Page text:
From the TUC

Global teacher unions oppose neo-liberal trade & investment agreements

25 Jul 2015, By Guest

At this week’s Education International (EI) World Congress in Canada, education unions around the globe voted to oppose the new wave of trade and investment agreements that are being negotiated – often in secret – by our governments. Representing nearly 32 million teachers and education workers, EI is the largest global union federation and therefore the vote represents an important step in the campaign against the Transatlantic Trade & Investment Partnership (TTIP), the EU-Canada deal known as CETA, the plurilateral Trade in Services Agreement (TiSA) and TPP, which covers countries around the Pacific, from Australia to the USA.

Challenging privatisation and commercialisation of education has been one of the main themes of the 7th EI Congress in Ottawa. Congress recognised that trade and investment agreements are one of the global drivers of this privatisation, in particular through the liberalisation of trade in services. Of particular concern was the potential for ISDS to lock countries in to neo-liberal education policies, such as voucher systems and student fees.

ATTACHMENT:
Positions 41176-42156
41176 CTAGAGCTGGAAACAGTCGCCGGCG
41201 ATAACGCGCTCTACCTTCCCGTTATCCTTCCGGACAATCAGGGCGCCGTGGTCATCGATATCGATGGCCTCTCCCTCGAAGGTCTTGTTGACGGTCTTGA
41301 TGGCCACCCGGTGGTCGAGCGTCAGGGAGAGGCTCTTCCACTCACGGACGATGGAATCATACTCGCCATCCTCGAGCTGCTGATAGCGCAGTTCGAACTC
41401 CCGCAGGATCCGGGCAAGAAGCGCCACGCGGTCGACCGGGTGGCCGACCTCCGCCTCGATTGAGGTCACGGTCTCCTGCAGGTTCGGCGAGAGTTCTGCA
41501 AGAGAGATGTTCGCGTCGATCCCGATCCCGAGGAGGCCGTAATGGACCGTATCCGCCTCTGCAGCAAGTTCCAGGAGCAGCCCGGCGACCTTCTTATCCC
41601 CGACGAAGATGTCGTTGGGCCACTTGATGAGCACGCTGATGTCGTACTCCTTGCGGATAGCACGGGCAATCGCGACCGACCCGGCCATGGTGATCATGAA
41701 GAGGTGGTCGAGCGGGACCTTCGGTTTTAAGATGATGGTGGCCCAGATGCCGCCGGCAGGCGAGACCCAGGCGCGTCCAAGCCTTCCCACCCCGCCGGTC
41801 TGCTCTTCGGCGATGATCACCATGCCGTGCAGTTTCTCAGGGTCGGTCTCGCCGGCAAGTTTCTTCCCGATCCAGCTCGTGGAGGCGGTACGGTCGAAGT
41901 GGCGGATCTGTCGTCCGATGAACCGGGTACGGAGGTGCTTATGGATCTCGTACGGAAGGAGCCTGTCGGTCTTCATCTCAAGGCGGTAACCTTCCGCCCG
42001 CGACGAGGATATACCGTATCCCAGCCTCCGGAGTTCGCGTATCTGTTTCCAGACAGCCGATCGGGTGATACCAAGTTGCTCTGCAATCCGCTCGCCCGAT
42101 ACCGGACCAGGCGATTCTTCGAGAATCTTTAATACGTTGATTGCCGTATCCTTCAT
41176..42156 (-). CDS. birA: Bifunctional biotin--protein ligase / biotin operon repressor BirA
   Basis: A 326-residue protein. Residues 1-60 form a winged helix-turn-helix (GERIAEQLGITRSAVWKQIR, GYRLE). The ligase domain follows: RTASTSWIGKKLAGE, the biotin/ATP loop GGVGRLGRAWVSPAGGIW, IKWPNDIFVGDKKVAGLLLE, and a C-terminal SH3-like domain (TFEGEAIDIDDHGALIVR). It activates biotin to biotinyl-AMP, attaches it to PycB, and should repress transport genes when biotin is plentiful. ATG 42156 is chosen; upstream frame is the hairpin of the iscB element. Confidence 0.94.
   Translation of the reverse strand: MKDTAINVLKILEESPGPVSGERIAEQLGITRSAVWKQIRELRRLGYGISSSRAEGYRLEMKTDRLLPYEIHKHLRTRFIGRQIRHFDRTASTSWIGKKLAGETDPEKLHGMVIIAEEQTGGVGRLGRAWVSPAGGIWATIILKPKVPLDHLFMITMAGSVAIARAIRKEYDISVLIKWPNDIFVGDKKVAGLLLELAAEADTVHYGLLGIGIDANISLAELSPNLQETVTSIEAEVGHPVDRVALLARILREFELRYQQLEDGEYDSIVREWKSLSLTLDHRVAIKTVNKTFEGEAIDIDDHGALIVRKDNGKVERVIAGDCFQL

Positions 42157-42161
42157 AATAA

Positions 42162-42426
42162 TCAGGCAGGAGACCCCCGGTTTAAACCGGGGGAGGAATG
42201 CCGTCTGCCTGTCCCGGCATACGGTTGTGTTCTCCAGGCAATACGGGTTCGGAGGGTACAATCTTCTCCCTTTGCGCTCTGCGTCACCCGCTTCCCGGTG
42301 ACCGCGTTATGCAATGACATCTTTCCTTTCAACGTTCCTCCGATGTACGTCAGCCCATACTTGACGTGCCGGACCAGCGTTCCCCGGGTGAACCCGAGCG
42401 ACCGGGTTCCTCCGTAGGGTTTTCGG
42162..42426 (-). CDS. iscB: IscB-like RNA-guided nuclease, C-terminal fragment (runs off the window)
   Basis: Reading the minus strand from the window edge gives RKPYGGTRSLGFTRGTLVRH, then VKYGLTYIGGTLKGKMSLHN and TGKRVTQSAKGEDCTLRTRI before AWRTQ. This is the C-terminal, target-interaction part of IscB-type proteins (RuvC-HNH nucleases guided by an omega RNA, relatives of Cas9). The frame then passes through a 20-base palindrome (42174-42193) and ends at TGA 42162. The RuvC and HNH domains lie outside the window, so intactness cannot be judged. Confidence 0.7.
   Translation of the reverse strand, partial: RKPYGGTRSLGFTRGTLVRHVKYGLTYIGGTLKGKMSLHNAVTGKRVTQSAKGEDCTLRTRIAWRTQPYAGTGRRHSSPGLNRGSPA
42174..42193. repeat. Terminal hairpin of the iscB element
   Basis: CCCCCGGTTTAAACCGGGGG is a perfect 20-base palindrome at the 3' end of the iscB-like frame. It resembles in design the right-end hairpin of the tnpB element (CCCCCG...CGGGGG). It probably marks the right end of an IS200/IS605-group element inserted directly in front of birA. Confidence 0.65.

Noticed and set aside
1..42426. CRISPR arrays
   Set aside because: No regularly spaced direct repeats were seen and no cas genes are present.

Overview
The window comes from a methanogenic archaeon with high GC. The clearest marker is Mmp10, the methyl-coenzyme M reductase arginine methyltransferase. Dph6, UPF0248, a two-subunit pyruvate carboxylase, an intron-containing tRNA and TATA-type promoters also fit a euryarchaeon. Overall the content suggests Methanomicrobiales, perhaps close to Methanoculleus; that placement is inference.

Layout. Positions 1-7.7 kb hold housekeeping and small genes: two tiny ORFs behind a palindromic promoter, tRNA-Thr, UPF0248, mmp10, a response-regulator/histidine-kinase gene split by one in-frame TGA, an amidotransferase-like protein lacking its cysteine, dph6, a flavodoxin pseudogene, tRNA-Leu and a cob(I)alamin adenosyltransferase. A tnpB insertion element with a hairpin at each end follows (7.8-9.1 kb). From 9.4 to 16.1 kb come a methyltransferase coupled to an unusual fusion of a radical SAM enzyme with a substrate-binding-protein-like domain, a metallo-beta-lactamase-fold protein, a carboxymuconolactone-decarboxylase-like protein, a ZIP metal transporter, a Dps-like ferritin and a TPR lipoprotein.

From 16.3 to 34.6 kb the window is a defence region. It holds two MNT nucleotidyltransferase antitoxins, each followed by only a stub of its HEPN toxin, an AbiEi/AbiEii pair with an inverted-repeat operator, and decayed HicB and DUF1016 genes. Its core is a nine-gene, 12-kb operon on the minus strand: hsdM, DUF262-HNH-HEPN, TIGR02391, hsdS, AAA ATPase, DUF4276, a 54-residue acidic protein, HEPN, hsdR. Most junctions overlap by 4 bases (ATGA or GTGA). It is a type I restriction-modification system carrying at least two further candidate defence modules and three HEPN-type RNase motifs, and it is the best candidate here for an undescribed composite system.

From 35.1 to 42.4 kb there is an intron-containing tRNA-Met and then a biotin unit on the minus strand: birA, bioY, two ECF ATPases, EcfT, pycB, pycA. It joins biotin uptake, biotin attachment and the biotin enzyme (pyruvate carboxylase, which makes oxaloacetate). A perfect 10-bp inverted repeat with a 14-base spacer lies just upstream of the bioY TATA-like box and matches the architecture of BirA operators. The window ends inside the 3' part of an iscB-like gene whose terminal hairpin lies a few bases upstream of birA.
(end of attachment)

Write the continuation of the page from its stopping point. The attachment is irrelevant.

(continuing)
The UK’s University and College Union (UCU) – on behalf of a diverse coalition of unions – moved the resolution and it was formally seconded by the German education union, the GEW. Other representatives from the UK (NASUWT and NUT), the United States (American Federation of Teachers), Ireland (Irish Federation of University Teachers) and Argentina (CONADU) also spoke in favour of the resolution, which recognised:

“that these agreements seek to go far beyond traditional tariff reductions by imposing constraints on what governments can do behind their national borders, including the promotion of regulatory coherence and convergence across countries irrespective of national priorities.”

David Boys, Deputy General Secretary of Public Service International (PSI) told the conference that his organisation had also mobilised its members against these ‘so-called’ trade deals, saying:

“These deals are a direct attack on democracy and will further extend corporatisation over public services.”

Earlier this month, the Irish Congress of Trade Unions (ICTU) conference also backed an anti-TTIP/CETA/TiSA resolution.